The Future - Six Sigma

Six Sigma is constantly evolving. New combinations spring up in seemingly endless numbers. Some are superficial in the extreme and appear to be more about giving consultants something new to sell than about improving the Six Sigma Paradigm. Into this category I would place Lean Six Sigma (and the variant titles); for the most part it is bolting Lean tools into the Six Sigma framework in a way that savvy practitioners had already done informally. It fails to engage with the aspects of Lean which challenge Six Sigma (mass involvement versus expert led, for example).

Design for Six Sigma appears to offer more hope, but closer examination shows that in a lot of applications it stiles innovation just as much as Six Sigma can by focusing on strict processes for risk reduction rather than supporting innovation.

Perhaps the most promising ideas are those that attempt to genuinely address the issues raised with Six Sigma in this chapter, these tend to revolve around combination with bigger concepts such as Excellence Models or TQM principles, which are much more challenging and promising on issues of leadership, people, innovation etc. Of most interest are the attempts to combine Six Sigma with Organizational Learning principles.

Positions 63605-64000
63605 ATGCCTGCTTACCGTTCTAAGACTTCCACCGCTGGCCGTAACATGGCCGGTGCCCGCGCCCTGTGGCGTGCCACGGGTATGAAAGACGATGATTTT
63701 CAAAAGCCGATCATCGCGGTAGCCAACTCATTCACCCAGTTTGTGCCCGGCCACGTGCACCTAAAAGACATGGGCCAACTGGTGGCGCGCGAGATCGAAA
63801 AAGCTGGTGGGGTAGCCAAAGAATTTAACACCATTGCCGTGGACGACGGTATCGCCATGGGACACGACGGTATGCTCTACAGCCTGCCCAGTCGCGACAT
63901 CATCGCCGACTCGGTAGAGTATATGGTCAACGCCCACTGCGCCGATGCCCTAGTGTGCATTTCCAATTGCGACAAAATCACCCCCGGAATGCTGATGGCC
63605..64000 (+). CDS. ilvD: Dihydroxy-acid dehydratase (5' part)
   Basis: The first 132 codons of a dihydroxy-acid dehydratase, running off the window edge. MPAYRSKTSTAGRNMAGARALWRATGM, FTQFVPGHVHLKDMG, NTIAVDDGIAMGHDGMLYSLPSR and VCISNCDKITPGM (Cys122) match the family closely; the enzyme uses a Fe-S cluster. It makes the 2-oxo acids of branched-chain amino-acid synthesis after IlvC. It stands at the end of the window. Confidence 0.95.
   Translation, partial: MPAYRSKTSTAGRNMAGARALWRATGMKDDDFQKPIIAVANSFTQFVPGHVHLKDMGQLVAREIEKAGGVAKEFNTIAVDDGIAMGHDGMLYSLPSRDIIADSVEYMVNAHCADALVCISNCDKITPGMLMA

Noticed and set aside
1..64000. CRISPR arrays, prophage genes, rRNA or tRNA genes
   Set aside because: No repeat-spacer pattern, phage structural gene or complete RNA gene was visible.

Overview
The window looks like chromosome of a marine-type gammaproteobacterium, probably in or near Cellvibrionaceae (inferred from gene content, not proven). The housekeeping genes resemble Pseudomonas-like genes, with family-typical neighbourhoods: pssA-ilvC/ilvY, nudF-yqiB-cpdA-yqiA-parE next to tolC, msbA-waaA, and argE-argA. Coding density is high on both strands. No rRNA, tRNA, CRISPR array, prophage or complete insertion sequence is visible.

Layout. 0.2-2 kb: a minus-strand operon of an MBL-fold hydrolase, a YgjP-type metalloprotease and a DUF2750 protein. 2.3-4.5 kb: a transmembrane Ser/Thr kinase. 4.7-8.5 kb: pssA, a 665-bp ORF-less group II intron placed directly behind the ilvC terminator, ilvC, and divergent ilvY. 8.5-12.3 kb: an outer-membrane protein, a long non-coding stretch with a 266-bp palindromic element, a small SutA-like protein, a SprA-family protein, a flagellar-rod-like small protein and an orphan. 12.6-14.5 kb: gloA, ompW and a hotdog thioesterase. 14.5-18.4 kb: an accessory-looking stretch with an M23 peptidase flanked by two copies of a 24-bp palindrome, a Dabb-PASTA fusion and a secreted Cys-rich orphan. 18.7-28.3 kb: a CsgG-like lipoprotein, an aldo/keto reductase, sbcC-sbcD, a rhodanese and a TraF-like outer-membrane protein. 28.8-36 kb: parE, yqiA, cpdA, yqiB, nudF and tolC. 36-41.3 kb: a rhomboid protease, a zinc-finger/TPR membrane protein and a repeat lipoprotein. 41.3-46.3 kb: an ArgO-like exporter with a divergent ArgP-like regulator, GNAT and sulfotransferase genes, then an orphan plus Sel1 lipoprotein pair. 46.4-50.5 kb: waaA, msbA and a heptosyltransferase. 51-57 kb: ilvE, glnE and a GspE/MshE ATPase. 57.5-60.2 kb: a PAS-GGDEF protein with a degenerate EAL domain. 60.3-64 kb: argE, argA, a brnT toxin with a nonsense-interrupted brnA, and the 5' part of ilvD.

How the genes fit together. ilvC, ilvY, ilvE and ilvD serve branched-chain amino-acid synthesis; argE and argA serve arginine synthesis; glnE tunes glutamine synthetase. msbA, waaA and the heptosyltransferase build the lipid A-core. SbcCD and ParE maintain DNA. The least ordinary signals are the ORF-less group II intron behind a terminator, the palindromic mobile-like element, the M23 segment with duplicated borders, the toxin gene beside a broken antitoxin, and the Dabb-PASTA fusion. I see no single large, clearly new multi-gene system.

There does seem to be a genuine synergy between these two approaches. And this logic, while not perhaps bringing us full circle, leads us back to the work of Jack Welch at GE. He has stated time and again that the had to turn GE into a learning organization before it was ready for Six Sigma; the GE workout process was a critical pre - cursor to Six Sigma (Ulrich et al, 2002). Sadly, few appear to have heeded this words despite lauding this contribution.


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